9) Connect the dots, so to speak, from different as well as distant ideas or scenarios in your exploration;

10) Marshall all your available competencies & resources, & do what you can to be prepared for the challenges of tomorrow;

11) Make a decisive move, by starting with baby steps;

12) Monitor your progress, experiment & adjust as you learn;

13) Keep an eye or ear on any early warning signals or any anomalies in the incoming information;

14) Exercise a tolerance for uncertainty, ambiguity & paradox, & also a willingness to work through them quickly & correctly;

15) More importantly, embrace life-long learning: keep unlearning outmoded processes, relearning better practices & learning new approaches to thinking about & doing things;

16) Last but not least, stay focused on your vision & purpose, but remain flexible in your approach;

Wednesday, August 6, 2008


As I write this post, I just can't help getting the following lyrics from The Rolling Stones' smash hit, 'I Can't get No Satisfaction', from the sixties, reverberating inside my head:

I can't get no satisfaction
I can't get no satisfaction
'Cause I try and I try and I try and I try
I can't get no, I can't get no

Satisfaction is a pleasant feeling.

We feel satisfaction when we do something successfully.

The online dictionaries I have consulted come up with the following interesting definitions:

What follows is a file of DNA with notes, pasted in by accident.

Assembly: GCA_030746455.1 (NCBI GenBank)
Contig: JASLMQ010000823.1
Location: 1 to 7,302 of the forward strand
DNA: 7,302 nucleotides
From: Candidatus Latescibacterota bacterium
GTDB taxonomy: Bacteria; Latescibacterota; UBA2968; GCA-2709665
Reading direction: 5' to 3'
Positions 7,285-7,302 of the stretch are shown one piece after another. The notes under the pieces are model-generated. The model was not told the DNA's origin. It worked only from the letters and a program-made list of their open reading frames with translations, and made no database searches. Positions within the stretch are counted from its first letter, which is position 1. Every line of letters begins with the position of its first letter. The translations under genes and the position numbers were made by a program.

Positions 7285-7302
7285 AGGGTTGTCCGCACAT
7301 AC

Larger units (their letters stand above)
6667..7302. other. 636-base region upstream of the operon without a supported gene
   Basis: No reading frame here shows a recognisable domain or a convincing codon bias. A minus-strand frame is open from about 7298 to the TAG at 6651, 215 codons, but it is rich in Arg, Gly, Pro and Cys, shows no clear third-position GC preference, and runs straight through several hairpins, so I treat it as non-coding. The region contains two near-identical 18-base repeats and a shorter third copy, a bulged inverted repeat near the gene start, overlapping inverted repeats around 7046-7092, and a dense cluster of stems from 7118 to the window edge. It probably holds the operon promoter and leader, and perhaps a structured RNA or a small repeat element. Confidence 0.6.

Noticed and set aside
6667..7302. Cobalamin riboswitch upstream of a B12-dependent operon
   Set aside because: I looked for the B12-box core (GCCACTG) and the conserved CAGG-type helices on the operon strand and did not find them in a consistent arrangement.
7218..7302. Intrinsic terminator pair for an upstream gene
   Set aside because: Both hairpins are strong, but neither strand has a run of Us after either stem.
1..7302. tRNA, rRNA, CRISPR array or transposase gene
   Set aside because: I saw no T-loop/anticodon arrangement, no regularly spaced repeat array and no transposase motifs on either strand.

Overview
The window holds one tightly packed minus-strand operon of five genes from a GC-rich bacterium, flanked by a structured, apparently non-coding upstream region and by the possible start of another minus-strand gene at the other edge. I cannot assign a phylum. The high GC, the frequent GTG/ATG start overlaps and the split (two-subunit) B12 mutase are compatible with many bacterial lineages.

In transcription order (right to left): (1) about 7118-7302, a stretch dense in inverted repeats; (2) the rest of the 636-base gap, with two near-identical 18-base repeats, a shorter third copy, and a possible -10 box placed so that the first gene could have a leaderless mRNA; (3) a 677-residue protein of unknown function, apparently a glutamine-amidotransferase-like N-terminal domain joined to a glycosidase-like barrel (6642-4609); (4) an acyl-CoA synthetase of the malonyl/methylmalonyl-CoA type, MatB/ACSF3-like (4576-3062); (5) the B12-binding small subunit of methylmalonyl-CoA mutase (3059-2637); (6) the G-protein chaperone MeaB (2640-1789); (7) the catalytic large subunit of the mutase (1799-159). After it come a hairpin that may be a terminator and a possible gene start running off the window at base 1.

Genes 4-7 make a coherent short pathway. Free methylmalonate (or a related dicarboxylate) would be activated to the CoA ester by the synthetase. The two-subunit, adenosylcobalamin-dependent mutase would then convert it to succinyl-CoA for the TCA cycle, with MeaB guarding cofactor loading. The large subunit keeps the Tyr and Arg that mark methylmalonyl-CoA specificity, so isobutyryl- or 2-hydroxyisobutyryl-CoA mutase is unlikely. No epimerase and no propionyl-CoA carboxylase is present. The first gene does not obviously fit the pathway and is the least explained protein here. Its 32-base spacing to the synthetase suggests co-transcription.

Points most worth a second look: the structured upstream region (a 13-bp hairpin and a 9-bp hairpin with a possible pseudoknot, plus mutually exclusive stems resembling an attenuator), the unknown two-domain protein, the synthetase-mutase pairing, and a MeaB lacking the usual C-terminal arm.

1) gratification of a need;

2) fulfillment of a desire or obligation;

3) happiness with an arrangement;

4) remuneration or compensation for a loss or injury;

However, on a slightly different note, I have read recently - I just can't recall from where, as I didn't realise that I would be relating it here - that "satisfaction" is more than a "feeling" thing.

It's really a "physical" thing.

The writer has pointed out that, in order to get satisfaction out of life, we got to do something "physical".

He has pointed out 3 perspectives of the word, 'satisfaction', (based on my total recall):

- the first 5 characters, "satis", which means "enough";

- the 3 characters in the centre, "fac" (from "facio"), which means "to make, do, create";

- the last 5 characters: there is obviously "action";

So, "to satisfy" means "to do enough".

Now, with the foregoing elaboration, I interpret "satisfaction" as a end result of producing "enough action".

That is to say, to get satisfaction, we just can't sit there; we got to move our butts.

That's an interesting revelation.

Somehow, I reckon, this whole affair has to relate to "action-mindedness" as a prerequisite for anyone who wants to pursue contentment in life.


"Look at a day when you are supremely satisfied at the end. It's not a day when you lounge around doing nothing; it's when you've had everything to do, & you've done it."